NOAA Teacher at Sea
Onboard NOAA Ship Rainier
July 12 – 22, 2005
Mission: Hydrographic Survey
Geographical Area: North Pacific, Gulf of Alaska
Date: July 16, 2005
Winds: Southwest at 20 knots
Waves: 7 feet
By tonight, the winds should become totally west at 20 knots the wave height should drop to 6 feet.
Science and Technology Log
We have finally gotten across the Gulf of Alaska and tomorrow will begin some real work again. We entered the Shelikoff Strait and will proceed toward the vicinity of the Semidi Islands. Our goal is to reach Mitrofania Island by Tuesday morning.
The Plotting Room on the NOAA ship RAINIER
Today I spent my day in the Plotting Room with one of the navigators named Brent. He showed me how they use the information we accumulated on July 13 while on Launch #5 in Barrows Bay. On that day we were surveying two different sections by the multi-line sensors. As the beams were sent out, they recorded whatever was in the water and on the bottom to the computer on the launch. This information was also transmitted to the proper program on a computer on the RAINIER. Now the technologists, interns, scientists and engineers analyze the information as it appears on the computer screens. Daily, already programmed into the computer, are the variations that will change such as the tides, currents and temperatures. In this way, the information is as accurate as possible. By observing the screens, the scientists, plotters and hydrographers can chart the depths, obstacles,(such as crab pots or rocks), temperatures and currents. All of this information is plotted on paper charts for all navigators and ship captains, whether their ships are owned by the United States, commercial enterprises or private sailors.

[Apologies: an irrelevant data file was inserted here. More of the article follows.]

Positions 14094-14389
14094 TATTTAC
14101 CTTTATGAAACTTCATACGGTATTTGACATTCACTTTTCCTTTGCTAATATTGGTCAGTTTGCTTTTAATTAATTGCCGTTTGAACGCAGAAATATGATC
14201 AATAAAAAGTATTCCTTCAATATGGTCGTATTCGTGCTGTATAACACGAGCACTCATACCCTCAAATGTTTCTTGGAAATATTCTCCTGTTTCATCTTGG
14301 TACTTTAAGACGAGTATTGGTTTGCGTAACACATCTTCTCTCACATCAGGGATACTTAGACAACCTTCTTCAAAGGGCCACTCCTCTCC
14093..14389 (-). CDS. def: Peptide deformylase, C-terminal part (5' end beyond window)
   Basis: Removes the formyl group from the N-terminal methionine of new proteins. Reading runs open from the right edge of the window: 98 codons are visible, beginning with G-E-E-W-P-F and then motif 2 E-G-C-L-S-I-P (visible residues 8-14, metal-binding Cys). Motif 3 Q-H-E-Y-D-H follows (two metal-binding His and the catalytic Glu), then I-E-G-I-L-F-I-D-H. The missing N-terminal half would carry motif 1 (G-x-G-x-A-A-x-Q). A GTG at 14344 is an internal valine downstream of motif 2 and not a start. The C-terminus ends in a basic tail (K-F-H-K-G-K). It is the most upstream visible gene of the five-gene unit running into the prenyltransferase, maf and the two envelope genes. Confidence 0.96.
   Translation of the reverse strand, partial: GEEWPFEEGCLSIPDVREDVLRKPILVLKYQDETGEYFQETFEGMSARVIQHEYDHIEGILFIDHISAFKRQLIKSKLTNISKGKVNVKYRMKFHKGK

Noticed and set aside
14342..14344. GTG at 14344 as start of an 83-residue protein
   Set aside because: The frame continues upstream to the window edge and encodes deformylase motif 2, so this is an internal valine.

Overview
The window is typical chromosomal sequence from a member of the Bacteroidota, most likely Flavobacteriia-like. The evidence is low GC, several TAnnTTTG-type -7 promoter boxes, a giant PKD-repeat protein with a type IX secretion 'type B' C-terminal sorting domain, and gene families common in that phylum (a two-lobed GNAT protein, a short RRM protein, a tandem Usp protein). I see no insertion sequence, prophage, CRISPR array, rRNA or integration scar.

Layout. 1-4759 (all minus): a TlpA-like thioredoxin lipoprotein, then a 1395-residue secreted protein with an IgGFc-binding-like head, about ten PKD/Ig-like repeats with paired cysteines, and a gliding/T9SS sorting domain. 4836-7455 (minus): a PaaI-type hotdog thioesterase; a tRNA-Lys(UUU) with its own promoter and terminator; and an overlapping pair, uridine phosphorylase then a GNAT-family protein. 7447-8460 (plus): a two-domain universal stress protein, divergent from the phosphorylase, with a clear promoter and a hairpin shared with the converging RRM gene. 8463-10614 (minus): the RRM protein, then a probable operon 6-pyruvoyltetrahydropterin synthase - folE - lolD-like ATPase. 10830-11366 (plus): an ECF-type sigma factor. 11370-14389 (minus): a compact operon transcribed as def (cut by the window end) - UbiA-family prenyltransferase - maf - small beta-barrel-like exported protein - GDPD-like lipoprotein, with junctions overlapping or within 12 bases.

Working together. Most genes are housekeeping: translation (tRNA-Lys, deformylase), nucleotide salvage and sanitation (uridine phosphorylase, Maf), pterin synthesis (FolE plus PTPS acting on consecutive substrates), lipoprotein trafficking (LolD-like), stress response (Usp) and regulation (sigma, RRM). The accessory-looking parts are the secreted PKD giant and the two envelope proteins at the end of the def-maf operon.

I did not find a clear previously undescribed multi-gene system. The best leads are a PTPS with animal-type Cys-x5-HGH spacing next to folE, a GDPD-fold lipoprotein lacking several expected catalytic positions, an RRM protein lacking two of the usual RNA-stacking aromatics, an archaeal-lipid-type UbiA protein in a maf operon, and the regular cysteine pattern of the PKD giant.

The men and women who do this work have varied backgrounds and education. Some are mechanical engineers, geography scientists, geologist, interns and college students who are learning hydrography.
That’s it from the RAINIER JoAnne Kronberg Teacher-at-Sea